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Dublin: 13 °C Saturday 30 August, 2014

Claw to O’Connell, Everitt to Earls: Munster’s Heineken Cup history with Perpignan

Did we mention ROG? Lots and lots of ROG.

Image: INPHO

MUNSTER V PERPIGNAN, Thomond to Aime Giral; this is just one of those fixtures in European rugby.

A game to bring the dim hazy memories of those first few Heineken Cup years into slightly clearer view. The pride-filled province from the south versus, erm, Munster.

Games like this are reason we began to love the Heineken Cup in the first place and this coming fortnight the well-matched provinces will meet for the eighth and ninth time in the history of this under fire competition.

Here’s a quick glance back at the previous meetings.

October 10 1998: Perpignan 41 Munster 24

It was days like this that made ‘going to France’ such an imposing prospect: Stade Gilbert Brutus witnessed a first-half demolition job as the hosts took a 29- 3 lead into the interval.

Tries from Mick Galwey, Barry Everitt and Killian Keane would put some respectability on the scoreboard, but the damage had already been done with Raphael Ibanez among six try-scorers for Perpignan.

October 31 1998: Munster 13 Perpignan 5

Backed up against the wall, Munster are rarely found wanting and the return fixture at Musgrave Park duly witnessed them return the overpowering first-half favour to the Catalans.

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Peter Clohessy’s try and Keane’s kicks put the southern province 13 – 0 to the good after 40 minutes and Cork was content enough to see only one score in the second half, albeit from USAP’s Canadian lock Mike James.

October 19 2002: Munster 30 Perpignan 21

When the sides met again three years later, Munster had made themselves a mainstay of European rugby. Beaten by Leicester in the final earlier in ’02, the campaign started with another low as Gloucester inflicted a heavy defeat in Kingsholm.

The road to the miracle match started with a Thomond Park thriller. Though tries from John Kelly, John Hayes and Alan Quinlan were matched by the visitors, three conversions and three penalties from Ronan O’Gara made all the difference.

January 11 2003: Perpignan 23 Munster 8

To the Stade Aime Giral then, where the French side again had too much for Munster and this four try to one (from Anthony Foley) victory would eventually send the Sang et Or through as pool winners… with Munster’s miracle earning them second place.

April 1 2006: Munster 19 Perpignan 10

By 2006, Munster had more than enough of being the bridesmaid. And the aisle to the moment they had always dreamed of led them to Lansdowne Road.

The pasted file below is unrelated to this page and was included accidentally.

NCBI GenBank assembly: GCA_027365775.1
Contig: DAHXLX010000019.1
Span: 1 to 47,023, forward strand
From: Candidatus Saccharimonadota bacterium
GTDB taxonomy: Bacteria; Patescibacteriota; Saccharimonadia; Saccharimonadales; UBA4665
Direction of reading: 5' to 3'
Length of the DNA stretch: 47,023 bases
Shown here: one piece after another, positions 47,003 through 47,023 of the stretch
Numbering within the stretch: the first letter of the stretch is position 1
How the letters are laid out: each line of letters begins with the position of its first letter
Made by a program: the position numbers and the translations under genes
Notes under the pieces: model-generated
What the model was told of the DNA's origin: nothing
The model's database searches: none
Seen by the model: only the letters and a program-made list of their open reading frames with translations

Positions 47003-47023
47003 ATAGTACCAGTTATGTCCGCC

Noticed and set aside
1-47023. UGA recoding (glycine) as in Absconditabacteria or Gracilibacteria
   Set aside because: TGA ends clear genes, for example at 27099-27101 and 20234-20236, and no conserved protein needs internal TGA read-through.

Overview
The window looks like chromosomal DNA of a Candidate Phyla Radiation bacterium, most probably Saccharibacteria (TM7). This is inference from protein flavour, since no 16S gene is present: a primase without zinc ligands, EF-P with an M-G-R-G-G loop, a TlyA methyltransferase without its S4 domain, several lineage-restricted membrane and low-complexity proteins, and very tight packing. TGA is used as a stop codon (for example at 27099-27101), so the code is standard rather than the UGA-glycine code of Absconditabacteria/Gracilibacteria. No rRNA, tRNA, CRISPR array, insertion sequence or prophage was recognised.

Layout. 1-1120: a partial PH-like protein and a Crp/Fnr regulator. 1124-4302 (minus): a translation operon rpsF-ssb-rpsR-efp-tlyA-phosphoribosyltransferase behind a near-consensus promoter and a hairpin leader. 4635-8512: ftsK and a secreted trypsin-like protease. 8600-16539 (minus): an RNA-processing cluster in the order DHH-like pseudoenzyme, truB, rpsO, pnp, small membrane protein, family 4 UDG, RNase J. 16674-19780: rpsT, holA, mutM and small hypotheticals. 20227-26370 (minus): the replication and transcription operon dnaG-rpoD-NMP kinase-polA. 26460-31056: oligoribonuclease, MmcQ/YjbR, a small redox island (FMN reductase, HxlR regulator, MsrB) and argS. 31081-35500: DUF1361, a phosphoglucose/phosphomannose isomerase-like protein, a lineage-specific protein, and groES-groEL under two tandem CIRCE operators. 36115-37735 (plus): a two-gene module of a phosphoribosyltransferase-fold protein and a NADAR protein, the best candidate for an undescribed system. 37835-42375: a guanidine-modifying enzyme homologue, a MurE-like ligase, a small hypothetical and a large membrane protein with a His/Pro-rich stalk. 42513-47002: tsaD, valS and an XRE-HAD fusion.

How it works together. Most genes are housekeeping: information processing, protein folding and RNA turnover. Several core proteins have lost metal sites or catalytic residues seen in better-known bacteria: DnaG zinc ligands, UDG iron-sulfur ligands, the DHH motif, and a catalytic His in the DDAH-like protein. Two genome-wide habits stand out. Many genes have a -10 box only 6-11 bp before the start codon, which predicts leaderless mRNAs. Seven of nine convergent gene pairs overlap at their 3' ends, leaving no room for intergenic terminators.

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First up in Dublin came the quarter-final and Perpignan wing Matthieu Bourret scored all 10 of his side’s points in the first half to cancel out Paul O’Connell’s 20th minute try.

With news of Leinster’s stunning win in Toulouse coming through before kick-off, Munster were never going to be denied the inter-pro semi-final they craved and three O’Gara penalties put them out of harm’s reach and on course for destiny.

December 11 2009: Munster 24 Perpignan 23

The visitors came to Thomond Park, they scored three tries to Munster’s nil, two in the opening 12 minutes; but still, it was not enough.

On one of those magical nights down by the Shannon, Ronan O’Gara kicked all 24 points including a drop-goal and a 73rd minute penalty – his seventh of the night – just four minutes after a wonder-try from Philip Burger looked like it just might end the southern province’s qualification hopes.



YouTube credit: hcup2009

December 20 2009: Perpignan 14 – 37 Munster Rugby

Munster may have begun the downward phase of their 21st century curve, but they had more than enough quality in the ranks to prove doubters wrong in Stade Aime Giral.

Having left Thomond Park with a bonus point and no tries conceded, USAP were bullish about their chances back in southern France where they had not been beaten for 16 consecutive games.

What the Stade Aime Giral hadn’t counted on was a Munster squad feeling the pain of defeat despite having won. After conceding the opening penalty, the visitors went to work and Denis Fogarty’s try helped them take a 9 – 10 lead into half-time.

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©INPHO/Billy Stickland

After the break they really took off, claiming their second try through Denis Hurley despite Ronan O’Gara dwelling in the sin-bin.

Once back to 15, the guests in Catalunya had their dander up and sensed something more than just a commendable win, They would keep pushing until the bonus point was theirs and thanks first to replacement Jean de Villiers and then Doug Howlett, it was.



YouTube credit: hcup2009

Just a shame their next trip to the Spanish/French border region (in the semi-final encounter with Biarritz) was not so successful.

Overall

Wins: Munster 5 Perpignan 2

Tries: Munster 13 Perpignan 19

Conversions: Munster 12 Perpignan 9

Penalties: Munster 21 Perpignan 8

Drop-goals: Munster 1 Perpignan 0

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